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Yesterday’s 5 new TLD launches total about 2,500 registrations

October 23, 2014Domaining, DomainnamewireComments Off

A slow start, but some of these domains have long term potential.

Five new top level domain names launched yesterday, and they combined for a total registration base of just 2,500 after the end of the “zone day”. This includes sunrise and landrush, plus the initial hours of general availability.

Donuts’ .healthcare ended the day with about 1,400 registrations (all stats from nTLDstats).

I’m a bit curious about .healthcare. There’s a growing chorus of concern about the future .health domain and how people will falsely believe that information on it is authoritative. I personally thing this is silly, but if people do give authority to .health, won’t they also give it to .healthcare?

The other domains yesterday were all from Rightside. Its four military-related domain names struggled out of the gate:

  • .vet 649
  • .army 202
  • .navy 122
  • .airforce

A couple observations on these domains.

First, it’s no surprise that .vet is outperforming the others. There are two reasons for this: a) .vet can be used for veterans and veterinarians and b) the other three domains can be considered a subset of .vet when it comes to who will register them. If you’re an army veteran, will you register .army or .vet?

Second, I think the biggest market by volume for these domains are individuals, either in the respective military branches or retired. These would be for personal sites or vanity email. Anything Rightside can do to make it easy for people to register the domains and attach them to a personal site or email address will boost registrations.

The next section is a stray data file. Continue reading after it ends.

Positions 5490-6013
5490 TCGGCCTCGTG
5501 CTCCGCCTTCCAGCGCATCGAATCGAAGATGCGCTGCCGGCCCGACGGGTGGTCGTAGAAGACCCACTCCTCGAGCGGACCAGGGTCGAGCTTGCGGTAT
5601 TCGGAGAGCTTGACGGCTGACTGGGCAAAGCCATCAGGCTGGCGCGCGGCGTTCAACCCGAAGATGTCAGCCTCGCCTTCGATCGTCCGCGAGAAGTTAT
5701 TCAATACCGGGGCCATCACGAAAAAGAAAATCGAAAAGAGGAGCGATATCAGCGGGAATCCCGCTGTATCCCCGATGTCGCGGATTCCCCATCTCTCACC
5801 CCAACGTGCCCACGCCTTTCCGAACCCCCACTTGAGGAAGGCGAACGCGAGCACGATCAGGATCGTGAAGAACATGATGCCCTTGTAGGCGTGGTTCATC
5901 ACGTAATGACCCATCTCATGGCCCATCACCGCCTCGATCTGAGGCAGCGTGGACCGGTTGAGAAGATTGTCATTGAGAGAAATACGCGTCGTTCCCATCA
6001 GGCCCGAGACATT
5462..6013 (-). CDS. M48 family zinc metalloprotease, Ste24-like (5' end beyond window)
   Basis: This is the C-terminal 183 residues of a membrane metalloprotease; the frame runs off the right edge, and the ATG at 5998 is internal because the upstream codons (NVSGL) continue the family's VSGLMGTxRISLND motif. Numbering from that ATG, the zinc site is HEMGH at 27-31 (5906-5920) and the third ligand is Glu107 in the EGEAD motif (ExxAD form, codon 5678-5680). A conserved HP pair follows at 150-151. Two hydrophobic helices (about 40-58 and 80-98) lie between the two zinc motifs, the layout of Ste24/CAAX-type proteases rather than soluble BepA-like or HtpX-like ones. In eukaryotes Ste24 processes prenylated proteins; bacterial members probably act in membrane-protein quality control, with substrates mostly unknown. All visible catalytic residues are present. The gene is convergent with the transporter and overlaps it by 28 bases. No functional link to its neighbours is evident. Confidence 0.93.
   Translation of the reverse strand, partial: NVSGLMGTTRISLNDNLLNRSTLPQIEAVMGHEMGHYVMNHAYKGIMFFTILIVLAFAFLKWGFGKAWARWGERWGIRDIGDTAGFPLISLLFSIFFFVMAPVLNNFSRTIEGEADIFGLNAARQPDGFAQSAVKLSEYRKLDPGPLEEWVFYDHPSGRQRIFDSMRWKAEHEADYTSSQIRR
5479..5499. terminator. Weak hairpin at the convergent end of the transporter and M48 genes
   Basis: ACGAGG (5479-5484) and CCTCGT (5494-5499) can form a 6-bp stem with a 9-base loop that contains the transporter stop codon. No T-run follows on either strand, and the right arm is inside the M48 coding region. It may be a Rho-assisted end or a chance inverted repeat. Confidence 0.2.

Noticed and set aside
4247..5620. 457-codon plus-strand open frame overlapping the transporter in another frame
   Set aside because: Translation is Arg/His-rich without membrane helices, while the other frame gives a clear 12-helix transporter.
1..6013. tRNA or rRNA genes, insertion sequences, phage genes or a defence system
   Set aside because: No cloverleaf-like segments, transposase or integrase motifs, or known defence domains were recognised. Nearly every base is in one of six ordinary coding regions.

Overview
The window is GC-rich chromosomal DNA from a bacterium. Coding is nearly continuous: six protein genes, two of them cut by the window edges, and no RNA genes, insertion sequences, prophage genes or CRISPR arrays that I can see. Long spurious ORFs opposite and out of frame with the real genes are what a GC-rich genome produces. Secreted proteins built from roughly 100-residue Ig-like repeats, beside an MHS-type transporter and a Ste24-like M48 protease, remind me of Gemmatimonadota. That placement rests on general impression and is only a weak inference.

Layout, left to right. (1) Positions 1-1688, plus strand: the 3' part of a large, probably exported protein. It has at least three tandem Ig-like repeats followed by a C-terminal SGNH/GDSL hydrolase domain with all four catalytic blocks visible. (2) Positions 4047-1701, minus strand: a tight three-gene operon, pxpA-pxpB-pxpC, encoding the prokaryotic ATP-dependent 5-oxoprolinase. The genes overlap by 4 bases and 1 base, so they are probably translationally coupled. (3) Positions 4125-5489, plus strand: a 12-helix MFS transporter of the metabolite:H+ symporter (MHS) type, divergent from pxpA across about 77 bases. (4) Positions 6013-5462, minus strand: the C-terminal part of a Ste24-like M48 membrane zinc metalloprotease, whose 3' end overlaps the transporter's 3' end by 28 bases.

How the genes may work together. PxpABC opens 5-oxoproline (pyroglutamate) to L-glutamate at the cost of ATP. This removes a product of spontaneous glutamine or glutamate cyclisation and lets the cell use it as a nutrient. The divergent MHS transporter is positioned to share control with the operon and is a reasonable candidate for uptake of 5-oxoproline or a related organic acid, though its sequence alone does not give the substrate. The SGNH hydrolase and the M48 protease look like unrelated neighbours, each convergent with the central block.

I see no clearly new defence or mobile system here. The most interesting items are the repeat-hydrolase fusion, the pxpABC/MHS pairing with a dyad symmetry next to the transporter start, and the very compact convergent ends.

Although the first day was slow for these military-themed domains, I can see them going “viral” as people in the armed forces start using them. When someone in the navy sends and email to someone else using his or her .navy address, there will likely be a “hey, how did you do that?” conversation.

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Latest domain news at Domain Name Wire. buys .spot domain name for $2.2 million, .Realty sells for $5.6 million

October 22, 2014Domaining, DomainnamewireComments Off

Amazon wins another new top level domain, but it was out shadowed by more expensive auctions.

The latest round of new top level domain name “auctions of last resort” at ICANN took place today.

Three auctions for the rights to run top level domain names closed for prices ranging from $2.2 million to $5.6 million: won .spot for $2,200,000, beating applicants Google and Dotspot, LLC.

Fegistry won .realty for $5,588,888, beating Donuts. Fegistry is Jay Westerdal’s company. I’m surprised the two companies didn’t settle this privately. Both companies are in Seattle and I saw a photo of Donuts CEO Paul Stahura hanging out at Westerdal’s house this summer. I assume Westerdal was the hold out that didn’t want a private auction since Donuts has participated in many.

Donuts won .Salon for $5,100,575, beating L’Oreal, DaySmart Software (software for spas and salons) and Aesthetics Practitioners Advisory Network (Australian trade group for aesthetic and beauty industry)

In last month’s auction, the top sale was .tech for $6,760,000. Amazon bought .buy in that auction for $4,588,888.

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Latest domain news at Domain Name Wire.